Pearson: Let's talk about the corn market. Again, USDA's numbers coming out, some rationing appearing to occur, John, and this corn market maybe building some stocks up. What should producers do maybe who haven't done much in terms of sales in this market?
Roach: Well, I think producers who haven't done much in terms of sales will be looking back at this time period and wondering why they didn't do something. The price levels that we have been seeing are very strong price levels, there's not very many people that can buy your product at higher price levels and be able to make any money with it. As a consequence it's going to be difficult to maintain those higher price levels unless we have something stimulating the market. Typically this time of year that's weather but we've already had a very big stimulation on the part of weather with too much rain and flooding and a slow planting season and so forth. The crop is getting better. The last couple of weeks we're seeing crop ratings increase. We expect they'll increase again this next week. We're finally getting good, warm weather. We're getting periodic showers that come through. So, the corn crop is actually marching its way toward harvest and we really, if you think about it in terms of what is ahead, we just only have a matter of weeks before we start to harvest. As we saw in the stocks in all positions report back on the 30th the stocks were bigger than people thought which means livestock consumption has been pulled down compared to what they anticipated. On today's report we saw each one of the categories for demand pulled down. So, we think that the most bullish enthusiasm has passed. But now what we're going to do is try to figure out what's really available and who really wants it and it's going to get volatility in the market and on strength we want to be sellers of corn.
Pearson: John, I keep looking at these costs going into next year, trying to book fertilizer ahead, seed ahead and so forth. These costs are dramatically higher than they were a year ago and higher for 2009-2010. A lot of producers have been asking me this question, I'm going to put it to you. Should we be looking at making some sales for '09 even into 2010?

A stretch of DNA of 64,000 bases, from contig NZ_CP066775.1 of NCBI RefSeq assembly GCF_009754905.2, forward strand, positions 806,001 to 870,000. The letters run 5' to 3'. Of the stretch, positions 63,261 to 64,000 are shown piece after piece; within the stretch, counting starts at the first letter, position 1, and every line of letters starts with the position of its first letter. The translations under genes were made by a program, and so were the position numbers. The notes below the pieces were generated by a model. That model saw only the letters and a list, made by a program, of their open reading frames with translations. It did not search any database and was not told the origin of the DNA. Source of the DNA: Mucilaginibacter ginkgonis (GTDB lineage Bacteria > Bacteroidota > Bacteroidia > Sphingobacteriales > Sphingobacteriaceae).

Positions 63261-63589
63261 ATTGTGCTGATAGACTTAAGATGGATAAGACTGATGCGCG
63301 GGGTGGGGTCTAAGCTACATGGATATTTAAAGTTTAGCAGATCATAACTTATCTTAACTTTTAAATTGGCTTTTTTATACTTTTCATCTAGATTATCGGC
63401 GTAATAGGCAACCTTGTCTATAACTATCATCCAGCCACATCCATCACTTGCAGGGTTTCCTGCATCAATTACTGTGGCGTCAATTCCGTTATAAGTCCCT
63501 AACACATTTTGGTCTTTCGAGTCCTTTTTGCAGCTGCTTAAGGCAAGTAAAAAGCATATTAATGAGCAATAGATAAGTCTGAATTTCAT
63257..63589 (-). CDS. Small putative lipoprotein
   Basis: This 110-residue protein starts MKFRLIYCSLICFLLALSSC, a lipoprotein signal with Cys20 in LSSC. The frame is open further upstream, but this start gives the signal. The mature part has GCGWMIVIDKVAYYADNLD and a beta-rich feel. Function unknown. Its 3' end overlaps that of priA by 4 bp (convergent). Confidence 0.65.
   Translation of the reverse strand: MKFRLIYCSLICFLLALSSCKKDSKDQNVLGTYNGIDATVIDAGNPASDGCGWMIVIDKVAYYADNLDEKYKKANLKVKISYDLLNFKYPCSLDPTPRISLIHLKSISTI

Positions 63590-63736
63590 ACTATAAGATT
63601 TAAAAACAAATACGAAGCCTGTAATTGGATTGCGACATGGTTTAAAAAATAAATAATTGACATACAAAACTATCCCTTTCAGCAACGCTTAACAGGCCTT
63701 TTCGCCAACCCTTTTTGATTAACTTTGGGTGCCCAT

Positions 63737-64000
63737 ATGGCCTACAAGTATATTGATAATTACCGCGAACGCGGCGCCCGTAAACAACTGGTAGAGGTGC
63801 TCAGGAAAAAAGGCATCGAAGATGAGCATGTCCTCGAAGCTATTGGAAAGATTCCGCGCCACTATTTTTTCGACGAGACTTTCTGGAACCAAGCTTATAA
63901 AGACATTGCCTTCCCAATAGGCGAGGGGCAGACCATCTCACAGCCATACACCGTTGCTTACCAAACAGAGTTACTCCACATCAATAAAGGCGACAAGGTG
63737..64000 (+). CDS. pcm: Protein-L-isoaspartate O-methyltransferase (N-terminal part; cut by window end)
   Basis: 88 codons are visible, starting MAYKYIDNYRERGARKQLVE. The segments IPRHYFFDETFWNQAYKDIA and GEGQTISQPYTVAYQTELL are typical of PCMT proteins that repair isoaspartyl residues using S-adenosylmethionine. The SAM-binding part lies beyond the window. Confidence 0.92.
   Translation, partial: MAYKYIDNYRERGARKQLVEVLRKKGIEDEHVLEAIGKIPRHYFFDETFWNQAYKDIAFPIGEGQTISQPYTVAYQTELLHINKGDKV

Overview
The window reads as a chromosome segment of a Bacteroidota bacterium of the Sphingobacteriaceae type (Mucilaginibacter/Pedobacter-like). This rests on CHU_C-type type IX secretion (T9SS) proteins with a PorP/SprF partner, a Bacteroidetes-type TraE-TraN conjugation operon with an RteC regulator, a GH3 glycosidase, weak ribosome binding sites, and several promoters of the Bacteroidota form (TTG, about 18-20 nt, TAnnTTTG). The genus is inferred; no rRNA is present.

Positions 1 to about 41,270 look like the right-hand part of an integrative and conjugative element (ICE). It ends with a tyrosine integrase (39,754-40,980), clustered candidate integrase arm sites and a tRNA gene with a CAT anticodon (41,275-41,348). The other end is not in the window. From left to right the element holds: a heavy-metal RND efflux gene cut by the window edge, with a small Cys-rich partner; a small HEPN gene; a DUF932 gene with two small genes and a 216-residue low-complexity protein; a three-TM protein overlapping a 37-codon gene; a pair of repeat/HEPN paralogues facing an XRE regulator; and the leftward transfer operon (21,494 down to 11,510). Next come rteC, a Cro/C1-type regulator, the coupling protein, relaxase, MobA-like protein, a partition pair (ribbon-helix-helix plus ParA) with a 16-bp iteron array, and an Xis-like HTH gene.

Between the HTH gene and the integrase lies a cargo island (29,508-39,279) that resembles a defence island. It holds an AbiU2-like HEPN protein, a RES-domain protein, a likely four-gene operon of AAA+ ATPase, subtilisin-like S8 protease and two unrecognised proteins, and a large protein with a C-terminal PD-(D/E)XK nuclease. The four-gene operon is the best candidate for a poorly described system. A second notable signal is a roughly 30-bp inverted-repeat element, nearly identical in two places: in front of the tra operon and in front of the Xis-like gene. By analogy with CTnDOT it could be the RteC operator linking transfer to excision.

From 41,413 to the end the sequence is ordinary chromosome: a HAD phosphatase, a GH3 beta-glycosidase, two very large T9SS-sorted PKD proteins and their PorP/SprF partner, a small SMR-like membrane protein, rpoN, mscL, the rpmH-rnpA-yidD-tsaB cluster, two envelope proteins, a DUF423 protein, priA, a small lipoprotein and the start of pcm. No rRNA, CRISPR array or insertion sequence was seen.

Roach: Absolutely. I think the most important thing for producers to get their arms around is this new farm bill that we're going to be implementing here for the 2009 crop. There's various levels of support under the marketplace at a much higher level than we've seen before and if you combine the new farm bill proposals or farm bill legislation together with crop insurance there's going to be opportunities to lock in significantly strong price levels, strong revenue per acre. What's going to be very important is that producers take a look at what their costs are going to be, take a look at what their revenue opportunities are out forward both from the standpoint of merchandising and from the standpoint of putting protection underneath the crop that you're not willing to merchandise. We think the opportunity is to be buying the inputs now and turning around and selling the crop out forward on an incremental basis.
Pearson: Talk about soybeans, John. What do you see happening there? Is it the same picture as corn?
Roach: The soybean market is the one market in the grains that actually has very tight supply and although we saw the ending stocks for next year increase slightly on the report this morning we still have very tight stocks for this next year as well. So, the soybean market is the one bullish component left on the grain floor and you can see the market has been able to hold much better on this weak sell off than corn and wheat. And on today's close we saw the bean market sharply higher. So, the bean market continues to have to ration out these available supplies until harvest comes. But once we get past our harvest then we look forward to seeing South America's harvest. If you remember last year South America raised 50% more beans, that is their harvest this spring compared to our harvest last fall. Brazil will again be a very big competitor most likely raising something in that substantially bigger crop than what we raised. So, that harvest that we have will give us our initial supplies and then we'll have additional supplies coming next spring. We believe this is a time to be making sales on soybeans when people are worried about the tight ending stocks. Take advantage of the stronger prices.
Pearson: Same thing '09 and '10, John?